Vizontele Tuuba is the sequel to Vizontele and recounts the 1980 military coup, the repercussions of the coup in a small southeastern town in Turkey. This is a very confusing period: every ... See full summary »
ESRA leads two parallel lives. In her worldly life as a Turkish Berliner in a re-united city, the vivacious and spirited Esra adores her family but feels caged in her relationships and ... See full summary »
Francesco and Marta are husband and wife running a small design company in Rome. When Francesco's long forgotten Aunt Anita dies in Istanbul, he travels there to look after the sale of the ... See full summary »
The Long Way Home is set on the outskirts of Kars in Eastern Anatolia in the winter of 1915 and takes us to the immediate aftermath of the Battle of Sarikamis. The film follows a group of ... See full summary »
When Altan swipes prescription drugs from his brother Nuri's pharmacy, they soon find themselves on a dangerous but funny road trip to get rid of the stuff and escape the mafiosi Altan ... See full summary »
A man's life, thoughts, feelings and his very own darkness... Adapted from Dostoevsky's novel "Notes from Undergroud", Demirkubuz follows Muharrem as he gets himself invited to a party ... See full summary »
Ali Osman is a former bully of city of Istanbul. But lately he gives up bully and starts to operate a synthetic pitch. He often meets his old friends, former bullies, too. One day Ali Osman... See full summary »
Abdul Hamid II has been one of the most controversial rulers of Ottomans. While he was hailed as a despotic leader because of his methods by revolutionary young Turks, his liberal reforms were regarded with suspicion by conservatives. One of the longest Ottoman rulers, Abd Al-Hamid II,who welcomed the constitutional era in Ottoman history had to oversee a major decline in Ottoman power. The disintegration of the Balkans, the war with Russia, renting Cyprus to Britain, armed clashes between the Muslim and Orthodox ethnic groups in the East were just a few of the many problems he had to deal with. In such a period he had to satisfy the political desires of two separate poles, the reformist young Turks vs. conservative Islamists. The writer of the book "The Fall of Sultan Hamid" Nahid Sırrı apparently did not use the name "Abdul Hamid" in his book because that's the exact name his rivals would use. Those who took an oath of allegiance to the Sultan never used that name so Ziya Öztan may have made an ideological decision here or maybe he just acted according to the time. While the book concerns mainly about the transformation of a young Turk because of a woman,the only daughter of one of the former viziers of Hamid the movie seems to be focused on the fight between the young Turks and reactionaries. Though the distinctive mise-en-scène captures the soul of the period, the scenes showing uber-conservative insurgents look far-fetched. For instance in one of these scenes, the demonstrators break the materials of shadow puppetry just because they think it is against Islam. What the shadow operator ( Müjdat Gezen) says "you are the same in every time" sounds meaningful but his crying scene looks so hammy. Nimet is 23 year old charming woman who has big green eyes in the book. Meltem Cumbul who plays Nimet was already 33 when she played in the movie. She seemed really old for that role but she is more of a credible character in the movie. Nahid Sırrı's female characters may sound so extreme sometimes,especially for a movie. All I am saying, it is not actually a bad movie for those who like historical stories, it has its major flaws and those who liked the book may not necessarily like the movie.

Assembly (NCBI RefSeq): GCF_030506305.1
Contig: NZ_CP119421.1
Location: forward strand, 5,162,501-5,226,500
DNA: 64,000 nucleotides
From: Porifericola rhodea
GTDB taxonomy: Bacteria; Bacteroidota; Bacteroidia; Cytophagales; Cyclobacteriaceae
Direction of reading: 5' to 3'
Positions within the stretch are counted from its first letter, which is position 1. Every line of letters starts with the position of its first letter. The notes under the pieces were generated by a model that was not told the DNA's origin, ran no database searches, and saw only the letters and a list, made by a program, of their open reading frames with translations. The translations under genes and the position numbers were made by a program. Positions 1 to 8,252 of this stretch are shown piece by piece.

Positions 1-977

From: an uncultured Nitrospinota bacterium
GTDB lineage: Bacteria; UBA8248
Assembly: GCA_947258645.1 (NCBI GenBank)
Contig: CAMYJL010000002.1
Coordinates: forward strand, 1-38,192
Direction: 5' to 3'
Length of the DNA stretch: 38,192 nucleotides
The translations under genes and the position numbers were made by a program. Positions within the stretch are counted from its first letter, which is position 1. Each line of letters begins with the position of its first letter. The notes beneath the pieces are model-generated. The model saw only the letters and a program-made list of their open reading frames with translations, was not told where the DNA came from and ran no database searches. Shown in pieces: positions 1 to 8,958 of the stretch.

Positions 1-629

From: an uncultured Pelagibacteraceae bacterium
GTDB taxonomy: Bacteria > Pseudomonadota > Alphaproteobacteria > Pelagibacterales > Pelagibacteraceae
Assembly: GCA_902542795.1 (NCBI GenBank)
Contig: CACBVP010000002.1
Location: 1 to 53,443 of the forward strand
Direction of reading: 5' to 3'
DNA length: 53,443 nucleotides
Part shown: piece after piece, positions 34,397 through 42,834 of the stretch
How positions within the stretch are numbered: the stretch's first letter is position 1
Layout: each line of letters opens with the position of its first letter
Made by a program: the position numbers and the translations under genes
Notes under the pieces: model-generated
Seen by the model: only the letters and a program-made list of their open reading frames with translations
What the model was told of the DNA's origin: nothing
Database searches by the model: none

1 of 2 people found this review helpful.
Was this review helpful to you?